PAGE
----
A little girl was out walking with her Grandmother. It was December, 31, 1923, some time in the early afternoon, and it was her birthday. She would be three years old when the big clock in the downstairs parlour of the Thompson home on Melville Avenue in Toronto struck midnight.
The little girl looked up at her grandma several times as they walked toward Christie Street, and then turned right toward Bloor. She wondered why she was so quiet, quieter than usual. The child had seen that look before, many times lately, with all that was happening; and it frightened her.
She had seen what happened to poor Lila, poor, beautiful Lila, never to be the same again, as time would tell.
It was the stern mask her grandma put on when something bad had happened, or was happening. Little Beatrix, for that was the little girl’s name, already had remarkable instincts about how the people in her family were feeling, and had already learned to adjust her behaviour accordingly. So, as they walked down the sidewalk, she knew she just had to be quiet, hold her Grandma’s hand, and not say or do anything that might . . . upset her more.
They had left her mother in the hall downstairs near the front door. She was dressed to go out in the cold. Several bags of belongings were on the floor. There had been a terrible argument. She was waiting for someone to come for her, to take her away from that house.
She was going away. That’s what her mother had told her – that she was going away for a while, that she couldn’t take her with her, that she didn’t know how long she might be gone.
Then her grandma, also dressed to go out, had taken her by the hand and told her mother, “I’m taking the child for a walk. I expect you’ll be gone by the time we get back.”
“Yes, I expect so,” her mother had replied.
The little girl looked first at her mother, then at her grandmother. They weren’t looking at each other. Many years later the elderly woman the little girl became would say she couldn’t remember if her mother had hugged and kissed her goodbye, or otherwise said or done anything that might have been an expression of love.
And then the little girl and her gramdma were out the door and on their way down the street. At some point, on Melville Avenue, not far from Christie Street the child’s attention was drawn to a car that went by. The man driving glanced over at them, and then quickly turned away as he carried on.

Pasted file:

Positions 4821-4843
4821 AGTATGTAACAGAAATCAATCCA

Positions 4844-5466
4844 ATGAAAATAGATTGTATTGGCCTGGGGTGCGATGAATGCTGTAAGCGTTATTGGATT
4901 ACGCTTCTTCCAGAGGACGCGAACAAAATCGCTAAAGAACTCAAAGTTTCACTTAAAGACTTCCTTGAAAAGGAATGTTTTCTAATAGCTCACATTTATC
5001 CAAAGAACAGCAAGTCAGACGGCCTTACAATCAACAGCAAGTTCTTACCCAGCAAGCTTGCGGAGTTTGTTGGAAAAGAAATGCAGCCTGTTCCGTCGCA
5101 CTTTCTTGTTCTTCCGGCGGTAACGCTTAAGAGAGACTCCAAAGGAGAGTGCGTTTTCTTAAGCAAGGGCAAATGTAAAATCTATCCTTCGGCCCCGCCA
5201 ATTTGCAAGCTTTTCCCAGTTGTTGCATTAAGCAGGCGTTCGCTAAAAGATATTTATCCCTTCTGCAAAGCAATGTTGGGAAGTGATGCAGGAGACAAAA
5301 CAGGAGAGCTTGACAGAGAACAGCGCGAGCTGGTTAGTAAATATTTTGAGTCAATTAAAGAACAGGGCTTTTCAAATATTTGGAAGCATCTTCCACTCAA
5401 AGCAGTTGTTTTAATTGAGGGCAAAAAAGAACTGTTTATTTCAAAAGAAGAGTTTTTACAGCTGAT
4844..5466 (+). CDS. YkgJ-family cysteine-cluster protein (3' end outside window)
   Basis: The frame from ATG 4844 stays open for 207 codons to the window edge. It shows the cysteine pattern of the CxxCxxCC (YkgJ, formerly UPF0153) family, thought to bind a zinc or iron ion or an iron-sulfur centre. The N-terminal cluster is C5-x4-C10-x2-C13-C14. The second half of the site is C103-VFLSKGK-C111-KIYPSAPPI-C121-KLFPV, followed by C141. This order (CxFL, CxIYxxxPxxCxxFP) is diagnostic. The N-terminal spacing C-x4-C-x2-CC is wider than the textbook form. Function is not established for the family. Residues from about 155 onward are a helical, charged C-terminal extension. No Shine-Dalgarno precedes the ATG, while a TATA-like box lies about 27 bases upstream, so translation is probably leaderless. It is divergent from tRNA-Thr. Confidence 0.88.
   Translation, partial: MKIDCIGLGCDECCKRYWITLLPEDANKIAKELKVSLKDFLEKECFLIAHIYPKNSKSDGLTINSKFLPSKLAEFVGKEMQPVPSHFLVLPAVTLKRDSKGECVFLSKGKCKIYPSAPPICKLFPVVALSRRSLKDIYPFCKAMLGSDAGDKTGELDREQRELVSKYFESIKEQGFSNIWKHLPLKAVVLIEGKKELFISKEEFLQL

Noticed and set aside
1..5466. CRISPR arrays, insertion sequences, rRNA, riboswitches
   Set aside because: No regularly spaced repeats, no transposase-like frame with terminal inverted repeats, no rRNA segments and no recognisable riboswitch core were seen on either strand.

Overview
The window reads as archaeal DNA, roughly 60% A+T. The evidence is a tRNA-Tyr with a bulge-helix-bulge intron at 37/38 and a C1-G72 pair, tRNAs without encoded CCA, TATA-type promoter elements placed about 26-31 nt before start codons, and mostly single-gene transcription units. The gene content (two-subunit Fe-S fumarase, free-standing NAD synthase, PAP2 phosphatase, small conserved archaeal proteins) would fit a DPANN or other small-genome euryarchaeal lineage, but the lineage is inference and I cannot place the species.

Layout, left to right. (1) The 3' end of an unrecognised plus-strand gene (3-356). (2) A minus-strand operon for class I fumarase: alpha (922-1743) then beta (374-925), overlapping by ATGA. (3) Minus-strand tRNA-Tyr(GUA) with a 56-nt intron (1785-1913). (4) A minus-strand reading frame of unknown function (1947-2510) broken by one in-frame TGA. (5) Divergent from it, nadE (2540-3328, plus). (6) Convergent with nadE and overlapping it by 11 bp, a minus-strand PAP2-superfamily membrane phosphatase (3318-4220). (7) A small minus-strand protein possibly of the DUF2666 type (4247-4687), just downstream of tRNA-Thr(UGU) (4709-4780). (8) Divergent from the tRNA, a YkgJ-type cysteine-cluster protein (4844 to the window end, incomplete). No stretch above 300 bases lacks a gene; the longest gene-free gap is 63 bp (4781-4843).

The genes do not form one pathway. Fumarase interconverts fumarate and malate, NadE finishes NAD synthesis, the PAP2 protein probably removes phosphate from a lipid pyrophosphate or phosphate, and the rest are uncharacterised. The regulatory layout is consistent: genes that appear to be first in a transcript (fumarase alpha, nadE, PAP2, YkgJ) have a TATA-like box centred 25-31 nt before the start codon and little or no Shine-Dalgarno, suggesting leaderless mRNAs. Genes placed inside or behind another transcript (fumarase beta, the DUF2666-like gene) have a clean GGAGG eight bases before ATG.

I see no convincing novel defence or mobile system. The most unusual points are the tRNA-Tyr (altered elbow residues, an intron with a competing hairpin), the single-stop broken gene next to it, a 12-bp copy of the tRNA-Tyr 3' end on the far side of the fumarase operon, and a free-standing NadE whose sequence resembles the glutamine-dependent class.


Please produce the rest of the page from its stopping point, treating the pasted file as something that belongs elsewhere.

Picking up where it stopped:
As she and her Grandma walked along Bloor Street some little time later, the little girl knew the moment her mother was gone. She gripped the hand she was holding tighter. Her grandma looked down at her and tried to smile – she could see that.
If only she had picked her up and given her a hug, said something, anything, however foolish under the circumstances, something like, “don’t worry, everything will be all right, your Mommy loves you, I love you, we all love you.”
But she didn’t, it was not in her at that angry, bitter point in her life, if it ever was, to speak such words of consolation even to a little girl desperately in need of someone to tell her she was loved.
They stopped at a store show-window. There was a carousel on display. It had been there throughout the Christmas Season, and was still there for the New Year’s celebration. It had been turning all that time perhaps, powered by a little electric motor and playing a Christmas Carol, Joy to the World, over and over again.
The little girl stood and watched it turn, and so did her grandmother, for that matter, as if staring into space. But the little girl was concentrating very hard on the little ponies. Maybe they could tell her something she needed to know. And there was a lion, its claws extended as if climbing the air to be free. She could almost hear it roar. He must be unhappy too, she thought. Maybe he knew the answer.
And so the carousel continued to turn, and as the little girl watched she started going around and around herself that day, trying to understand, telling herself the same stories over and over, around and around, but always coming back to the same place she started, never actually getting anywhere.
Perhaps the ponies and the lion – in some utterly mysterious way, manufactured little figures of plaster or cermaic though they were – saw the child’s great need, her hunger for love, and would have reached out for her if they could. But there they were too, after all, tied to their fate of going around in circles, perhaps wondering how it happened, and why.
If the truth be known, though, it was the little girl’s imagination that had brought them to a kind of being. But far be it from me now to belittle anyone’s need for the fanciful in the face of despair.
Maybe they’re still there, the child at the store window and the carousel with its little creatures, still going around in circles, trying to find the answers.
Do not think for one moment that’s not possible. Do not think the streets, houses and old store windows of Toronto, or of your city, town or village are not haunted by broken hearts still searching for love.
Oh, they are, my children, they are.